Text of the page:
The Social Security Administration issued a final program uniformity rule that, among other things, will now require that the claimant inform Social Security or submit all relevant medical evidence to the Office of Disability Adjudication and Review at least five (5) business days prior to the administrative law hearing for Social Security Disability and Supplemental Security Income cases. The new rule also extends the notice that Social Security is required to give claimants for their hearing date from twenty (20) days to seventy five (75) days prior to the hearing. This rule became effective on January 16, 2017 and will be enforced starting May 1, 2017.
The rule was revised to create nationally uniform hearing and Appeals Council procedures and improve accuracy and efficiency in the administrative review process. Social Security anticipates that this new rule will positively impact their ability to manage workloads and lead to better public service. The requirement to notify or submit all evidence five (5) business days prior to the hearing has been in effect in the Boston region since 2006.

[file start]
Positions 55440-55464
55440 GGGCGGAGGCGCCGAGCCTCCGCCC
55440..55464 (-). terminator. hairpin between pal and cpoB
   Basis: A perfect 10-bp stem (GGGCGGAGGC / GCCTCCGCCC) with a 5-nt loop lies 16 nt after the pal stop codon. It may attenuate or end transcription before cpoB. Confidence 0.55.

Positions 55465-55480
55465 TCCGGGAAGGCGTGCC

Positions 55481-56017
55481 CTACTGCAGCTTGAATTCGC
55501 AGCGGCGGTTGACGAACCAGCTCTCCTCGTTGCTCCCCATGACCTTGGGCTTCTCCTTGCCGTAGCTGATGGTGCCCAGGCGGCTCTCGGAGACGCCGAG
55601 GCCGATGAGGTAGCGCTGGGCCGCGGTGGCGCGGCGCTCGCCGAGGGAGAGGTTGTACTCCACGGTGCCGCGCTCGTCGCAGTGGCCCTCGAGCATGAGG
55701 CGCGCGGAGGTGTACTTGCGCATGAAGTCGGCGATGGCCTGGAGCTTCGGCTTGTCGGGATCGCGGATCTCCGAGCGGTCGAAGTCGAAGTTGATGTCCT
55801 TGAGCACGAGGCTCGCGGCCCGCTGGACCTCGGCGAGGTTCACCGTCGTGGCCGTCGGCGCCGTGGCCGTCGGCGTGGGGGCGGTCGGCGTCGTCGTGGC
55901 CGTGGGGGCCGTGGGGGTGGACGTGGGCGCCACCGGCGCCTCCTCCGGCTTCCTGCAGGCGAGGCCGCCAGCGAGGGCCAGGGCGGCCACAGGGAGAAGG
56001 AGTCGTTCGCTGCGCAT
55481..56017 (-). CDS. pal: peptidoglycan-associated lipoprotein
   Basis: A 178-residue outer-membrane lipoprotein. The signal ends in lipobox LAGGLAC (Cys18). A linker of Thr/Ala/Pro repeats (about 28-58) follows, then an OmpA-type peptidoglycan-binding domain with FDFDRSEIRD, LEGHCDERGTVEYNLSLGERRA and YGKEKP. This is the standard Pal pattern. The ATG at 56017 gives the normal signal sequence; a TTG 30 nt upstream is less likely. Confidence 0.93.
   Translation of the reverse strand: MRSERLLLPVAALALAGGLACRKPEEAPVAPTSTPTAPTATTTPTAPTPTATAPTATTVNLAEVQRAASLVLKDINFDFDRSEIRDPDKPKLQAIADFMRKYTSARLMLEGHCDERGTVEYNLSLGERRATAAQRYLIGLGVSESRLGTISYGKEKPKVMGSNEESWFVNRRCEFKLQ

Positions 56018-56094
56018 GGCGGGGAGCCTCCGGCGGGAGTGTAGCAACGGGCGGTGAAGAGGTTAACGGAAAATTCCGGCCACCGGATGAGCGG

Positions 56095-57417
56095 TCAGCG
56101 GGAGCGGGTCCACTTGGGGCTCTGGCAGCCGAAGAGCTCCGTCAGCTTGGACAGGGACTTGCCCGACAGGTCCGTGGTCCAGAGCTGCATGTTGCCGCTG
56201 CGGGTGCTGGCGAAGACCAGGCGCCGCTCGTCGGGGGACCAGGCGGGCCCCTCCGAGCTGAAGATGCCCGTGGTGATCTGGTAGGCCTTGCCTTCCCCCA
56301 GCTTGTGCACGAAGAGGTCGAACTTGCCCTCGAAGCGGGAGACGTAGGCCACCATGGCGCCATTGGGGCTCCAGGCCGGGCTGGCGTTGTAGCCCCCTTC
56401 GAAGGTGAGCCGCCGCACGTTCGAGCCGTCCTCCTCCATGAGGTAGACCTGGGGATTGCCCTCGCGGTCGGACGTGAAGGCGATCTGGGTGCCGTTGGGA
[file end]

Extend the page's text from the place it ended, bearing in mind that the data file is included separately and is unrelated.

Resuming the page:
The rule on its face makes sense. You give claimants more advanced notice of their hearing and they should be able to have all the evidence identified or submitted to the Administrative Law Judge within the timeframe of the rule. This will allow the Administrative Law Judge the opportunity to make a decision faster and effectively help work through the backlog of people waiting for hearings. As it currently stands, most people have to wait roughly 15-20 months from the date they request a hearing before actually getting a hearing date. But will it be that easy to comply with the rule and will this rule help reduce the backlog and create more efficiency?